At the September First Thursdays festival, I had the opportunity to take a brief tour of the Lilly Library, and as an English major and requisite book nerd, I’ll admit I behaved like a little kid at Disneyland, wanting to dart around taking pictures with and fangirling over different items (I’ll admit I swooned a bit at a first edition of Virginia Woolf’s Mrs. Dalloway). Although the Lilly has several major exhibitions being shown at the moment, including the Frankenstein 200 exhibit, letters of James Baldwin, materials from Kurt Vonnegut, and an insanely fascinating collection of animal-themed objects, including books bound in kangaroo and ostrich skin, I was most drawn to a display found in the Ball Room just off of the famous Lincoln Room, known as “Ladies of the Lilly: Collectors Elisabeth Ball and Ruth Adomeit.”
The first thing you see upon entering the Ball Room is a large glass case filled with the tiniest books imaginable. Seriously: think about a tiny book, then imagine it even smaller, and you might have an idea of how tiny these things are. The most incredible thing about these books is that most of them really do have entire books printed in them, down to the sentence – you’d just need a really strong magnifying glass to read them. (Talk about eye-strain!)
Although these books are complete novelty items and are fun to look at if not actually read, reflecting on them, I couldn’t help but think about how so often throughout history noteworthy items produced or consumed by women have been diminished and marginalized. The collectors featured in this exhibit, Elisabeth Ball and Ruth Adomeit came from very different backgrounds (one was a member of the Ball family – yes, the glass jar Balls – and the other a middle-class schoolteacher), but they shared a collective understanding of the importance of the items they collected, even if the wider academic world may not have appreciated them entirely. The Ball and Adomeit collections do have rare books on history and literature, but have a greater focus on children’s literature especially. Although these works don’t exactly fit into the great Western canon of literature, they’re still important and necessary to consider when thinking about how certain groups of people fit into (or are excluded from) parts of society past and present.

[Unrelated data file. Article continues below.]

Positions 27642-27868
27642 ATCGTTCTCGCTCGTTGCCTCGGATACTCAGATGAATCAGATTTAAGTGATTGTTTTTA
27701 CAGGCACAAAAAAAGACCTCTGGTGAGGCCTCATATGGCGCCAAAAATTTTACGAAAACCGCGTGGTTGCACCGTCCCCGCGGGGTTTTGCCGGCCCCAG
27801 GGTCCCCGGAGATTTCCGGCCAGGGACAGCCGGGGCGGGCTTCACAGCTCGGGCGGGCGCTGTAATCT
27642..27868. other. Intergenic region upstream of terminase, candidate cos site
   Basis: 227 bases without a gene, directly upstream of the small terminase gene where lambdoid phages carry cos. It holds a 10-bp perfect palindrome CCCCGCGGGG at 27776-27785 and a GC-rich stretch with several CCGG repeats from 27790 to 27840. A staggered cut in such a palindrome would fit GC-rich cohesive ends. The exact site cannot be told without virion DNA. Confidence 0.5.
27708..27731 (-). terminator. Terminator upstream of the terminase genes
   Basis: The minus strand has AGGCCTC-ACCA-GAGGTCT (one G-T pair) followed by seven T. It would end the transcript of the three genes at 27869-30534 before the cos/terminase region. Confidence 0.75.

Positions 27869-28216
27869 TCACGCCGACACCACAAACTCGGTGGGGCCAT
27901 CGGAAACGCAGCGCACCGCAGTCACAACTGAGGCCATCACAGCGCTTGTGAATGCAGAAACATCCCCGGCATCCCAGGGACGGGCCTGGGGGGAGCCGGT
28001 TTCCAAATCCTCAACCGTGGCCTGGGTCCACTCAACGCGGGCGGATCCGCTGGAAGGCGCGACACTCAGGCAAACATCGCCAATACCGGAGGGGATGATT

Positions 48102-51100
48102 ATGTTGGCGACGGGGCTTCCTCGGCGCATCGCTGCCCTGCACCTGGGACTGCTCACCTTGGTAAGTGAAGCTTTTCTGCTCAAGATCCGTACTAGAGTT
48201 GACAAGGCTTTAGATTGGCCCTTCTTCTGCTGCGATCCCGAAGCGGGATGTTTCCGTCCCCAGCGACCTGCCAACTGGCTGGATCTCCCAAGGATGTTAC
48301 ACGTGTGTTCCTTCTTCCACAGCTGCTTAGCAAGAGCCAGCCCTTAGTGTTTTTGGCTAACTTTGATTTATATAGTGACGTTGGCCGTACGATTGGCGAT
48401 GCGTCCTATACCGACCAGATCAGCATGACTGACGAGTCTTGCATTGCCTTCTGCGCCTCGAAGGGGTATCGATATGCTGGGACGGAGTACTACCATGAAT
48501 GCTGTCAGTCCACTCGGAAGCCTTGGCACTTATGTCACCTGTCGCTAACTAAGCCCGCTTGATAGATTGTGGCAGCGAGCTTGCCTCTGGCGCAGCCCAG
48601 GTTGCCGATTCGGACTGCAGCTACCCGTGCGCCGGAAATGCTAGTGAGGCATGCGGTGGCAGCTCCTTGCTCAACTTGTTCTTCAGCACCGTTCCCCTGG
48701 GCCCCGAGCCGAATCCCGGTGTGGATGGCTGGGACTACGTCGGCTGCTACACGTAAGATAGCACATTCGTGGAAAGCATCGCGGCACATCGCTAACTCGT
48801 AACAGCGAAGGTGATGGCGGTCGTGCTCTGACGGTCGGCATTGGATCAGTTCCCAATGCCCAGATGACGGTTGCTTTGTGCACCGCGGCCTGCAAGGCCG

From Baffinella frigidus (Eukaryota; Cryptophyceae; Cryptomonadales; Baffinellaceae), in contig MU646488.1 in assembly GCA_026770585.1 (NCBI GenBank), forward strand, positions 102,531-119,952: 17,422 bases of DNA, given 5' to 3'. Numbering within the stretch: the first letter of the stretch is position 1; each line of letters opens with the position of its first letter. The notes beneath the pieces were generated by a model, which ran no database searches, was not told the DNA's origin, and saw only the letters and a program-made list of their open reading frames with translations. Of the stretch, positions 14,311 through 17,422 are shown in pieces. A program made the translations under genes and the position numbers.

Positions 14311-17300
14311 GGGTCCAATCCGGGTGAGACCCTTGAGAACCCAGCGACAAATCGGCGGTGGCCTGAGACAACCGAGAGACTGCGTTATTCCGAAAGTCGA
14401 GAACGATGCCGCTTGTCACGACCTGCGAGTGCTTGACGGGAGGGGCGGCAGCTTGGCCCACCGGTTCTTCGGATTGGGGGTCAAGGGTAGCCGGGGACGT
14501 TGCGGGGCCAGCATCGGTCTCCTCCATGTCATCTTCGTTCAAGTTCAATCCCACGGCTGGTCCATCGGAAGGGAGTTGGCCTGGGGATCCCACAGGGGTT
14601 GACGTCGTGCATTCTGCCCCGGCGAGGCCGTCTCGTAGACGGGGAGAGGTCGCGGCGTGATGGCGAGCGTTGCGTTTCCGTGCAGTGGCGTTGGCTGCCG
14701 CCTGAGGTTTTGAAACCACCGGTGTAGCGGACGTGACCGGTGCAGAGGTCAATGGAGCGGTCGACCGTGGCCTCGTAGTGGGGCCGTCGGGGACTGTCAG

Outside of the Ball Room, some of the librarians of the Lilly were showcasing unique picks that they had curated specifically for First Thursdays, and two items they showed me really brought home the thoughts I had that were motivated by the “Ladies of the Lilly” exhibit. One was a gorgeous set of hand-made alphabet cards and reading cards made by I believe a sixteenth century aristocratic lady, and the other (my favorite) was a handwritten book of cookery of a similar era that was written by passing it around a community of women who filled with recipes for entertaining, feeding families, and healing. Both of these items, although perhaps considered infantile or commonplace in their times, today represent an important narrative of social groups, of family, and of connection that are preserved by collectors such as Ball and Adomeit and the curators at the Lilly Library.